3 ETFs for International Investors

travel, scratch map

Recently I wrote an article in which I explain the reasons why you should invest abroad. These reasons included:

  1. Demographics: There are countries out there with young and rapidly growing populations that will drive economic growth at a rate that exceeds American growth.
  2. Valuations: There are foreign stock market indexes that trade at incredible discounts to the U. S. stock market.
  3. Regulations/Taxation: While America is considered the home of capitalism there are many countries out there that are trending toward capitalism as exemplified by their low tax rates.

Given these points I think investors should have a sizable portion of their portfolios in foreign stocks. In this article I point out three ETFs that I think investors should buy if they are interested in investing abroad. Before I list them, however, I should note that these are small-cap ETFs. Small-cap companies may be somewhat riskier, but they are also the best way for investors to get exposure to the national economies of foreign countries. Large-cap funds will contain global companies. For instance Royal Dutch Shell (RDS.A) is a Dutch company, but it isn’t a good way to get exposure to the Dutch economy because it is a global oil company. Small cap stocks are also generally less expensive and therefore more attractive.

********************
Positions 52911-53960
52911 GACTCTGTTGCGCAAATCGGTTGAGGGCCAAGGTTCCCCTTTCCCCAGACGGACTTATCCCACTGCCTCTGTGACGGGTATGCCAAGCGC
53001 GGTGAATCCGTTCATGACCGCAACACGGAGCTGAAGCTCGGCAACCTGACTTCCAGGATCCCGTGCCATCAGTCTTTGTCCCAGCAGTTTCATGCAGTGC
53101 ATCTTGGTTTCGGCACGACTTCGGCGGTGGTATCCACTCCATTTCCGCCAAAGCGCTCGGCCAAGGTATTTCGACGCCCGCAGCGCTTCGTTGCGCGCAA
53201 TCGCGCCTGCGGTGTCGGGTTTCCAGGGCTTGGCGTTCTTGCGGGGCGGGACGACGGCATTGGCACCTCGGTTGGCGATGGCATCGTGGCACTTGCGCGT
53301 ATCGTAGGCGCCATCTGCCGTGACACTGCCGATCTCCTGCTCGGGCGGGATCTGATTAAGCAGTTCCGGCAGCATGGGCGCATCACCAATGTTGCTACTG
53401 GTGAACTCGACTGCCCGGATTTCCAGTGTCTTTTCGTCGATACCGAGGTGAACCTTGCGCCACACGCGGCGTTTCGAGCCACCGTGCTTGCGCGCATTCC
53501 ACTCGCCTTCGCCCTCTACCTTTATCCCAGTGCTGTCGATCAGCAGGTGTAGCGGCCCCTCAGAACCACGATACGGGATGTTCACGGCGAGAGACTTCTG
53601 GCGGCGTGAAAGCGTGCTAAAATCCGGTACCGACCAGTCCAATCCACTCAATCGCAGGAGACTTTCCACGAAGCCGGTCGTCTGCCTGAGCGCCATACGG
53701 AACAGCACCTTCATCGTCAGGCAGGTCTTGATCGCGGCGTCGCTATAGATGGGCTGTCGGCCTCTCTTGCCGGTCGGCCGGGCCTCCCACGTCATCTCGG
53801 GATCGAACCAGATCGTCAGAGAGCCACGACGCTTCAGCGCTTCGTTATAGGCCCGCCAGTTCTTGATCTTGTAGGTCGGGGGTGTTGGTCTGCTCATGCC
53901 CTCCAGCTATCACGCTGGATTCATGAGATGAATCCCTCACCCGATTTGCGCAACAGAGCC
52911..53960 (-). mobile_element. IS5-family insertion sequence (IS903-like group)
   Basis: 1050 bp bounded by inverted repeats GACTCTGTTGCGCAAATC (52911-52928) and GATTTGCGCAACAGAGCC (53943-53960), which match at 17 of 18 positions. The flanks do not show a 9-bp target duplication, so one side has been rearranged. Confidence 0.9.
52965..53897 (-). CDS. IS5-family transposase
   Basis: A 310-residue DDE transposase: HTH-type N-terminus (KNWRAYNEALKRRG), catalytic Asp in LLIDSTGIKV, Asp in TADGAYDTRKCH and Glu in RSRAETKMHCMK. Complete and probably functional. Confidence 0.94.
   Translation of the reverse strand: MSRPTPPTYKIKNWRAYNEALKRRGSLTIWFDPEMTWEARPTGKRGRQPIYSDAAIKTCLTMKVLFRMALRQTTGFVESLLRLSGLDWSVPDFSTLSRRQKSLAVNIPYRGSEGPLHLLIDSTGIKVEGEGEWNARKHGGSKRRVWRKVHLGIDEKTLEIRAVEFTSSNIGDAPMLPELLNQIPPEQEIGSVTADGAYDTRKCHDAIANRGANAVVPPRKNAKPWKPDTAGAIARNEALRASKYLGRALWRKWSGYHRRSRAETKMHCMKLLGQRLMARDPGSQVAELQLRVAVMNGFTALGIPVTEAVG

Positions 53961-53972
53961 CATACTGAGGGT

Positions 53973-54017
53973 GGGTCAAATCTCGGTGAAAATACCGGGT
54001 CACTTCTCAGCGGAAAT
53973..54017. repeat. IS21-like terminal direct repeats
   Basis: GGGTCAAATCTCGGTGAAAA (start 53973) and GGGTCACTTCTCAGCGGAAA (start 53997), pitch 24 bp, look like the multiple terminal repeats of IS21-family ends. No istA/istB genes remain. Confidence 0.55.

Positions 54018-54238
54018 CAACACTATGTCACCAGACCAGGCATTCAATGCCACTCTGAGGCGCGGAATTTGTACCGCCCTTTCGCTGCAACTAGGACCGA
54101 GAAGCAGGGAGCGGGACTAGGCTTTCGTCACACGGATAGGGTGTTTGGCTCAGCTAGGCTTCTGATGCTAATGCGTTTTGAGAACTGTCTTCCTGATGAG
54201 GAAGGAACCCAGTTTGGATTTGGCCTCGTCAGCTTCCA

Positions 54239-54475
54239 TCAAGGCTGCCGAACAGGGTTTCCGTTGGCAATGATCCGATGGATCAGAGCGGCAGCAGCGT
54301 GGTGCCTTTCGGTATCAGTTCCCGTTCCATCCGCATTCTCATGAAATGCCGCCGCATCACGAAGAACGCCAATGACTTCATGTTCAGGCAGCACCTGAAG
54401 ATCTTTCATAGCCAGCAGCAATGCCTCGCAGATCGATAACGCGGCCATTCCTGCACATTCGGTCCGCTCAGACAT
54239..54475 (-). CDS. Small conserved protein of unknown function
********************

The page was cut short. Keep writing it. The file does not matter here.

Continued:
1. Guggenheim China Small Cap ETF (NYSEARCA:HAO)

HAO trades at just 10.7 times earnings and 1.2X book value. This is an incredibly inexpensive fund that consequently has limited downside risk and leverage to China’s development into a global superpower. China has a relatively young population that is growing in number and in economic output.

While there are perpetual fears that China is “slowing” (what is really meant is that they are not growing as fast) or that their government lies about their statistics the fact remains that long term the Chinese economy is going to be the most significant in the world. Unlike in the developed world its citizens save a significant portion of their income, and it is a net creditor nation. Furthermore, despite recent setbacks the Renminbi is slowly yet surely appreciating against the U.S. dollar, and given that China is rapidly accumulating gold, I suspect that the Renminbi will be backed by gold in a few years. There will be setbacks in the Chinese economy and in Chinese stocks, but they should perform extremely well in the long term.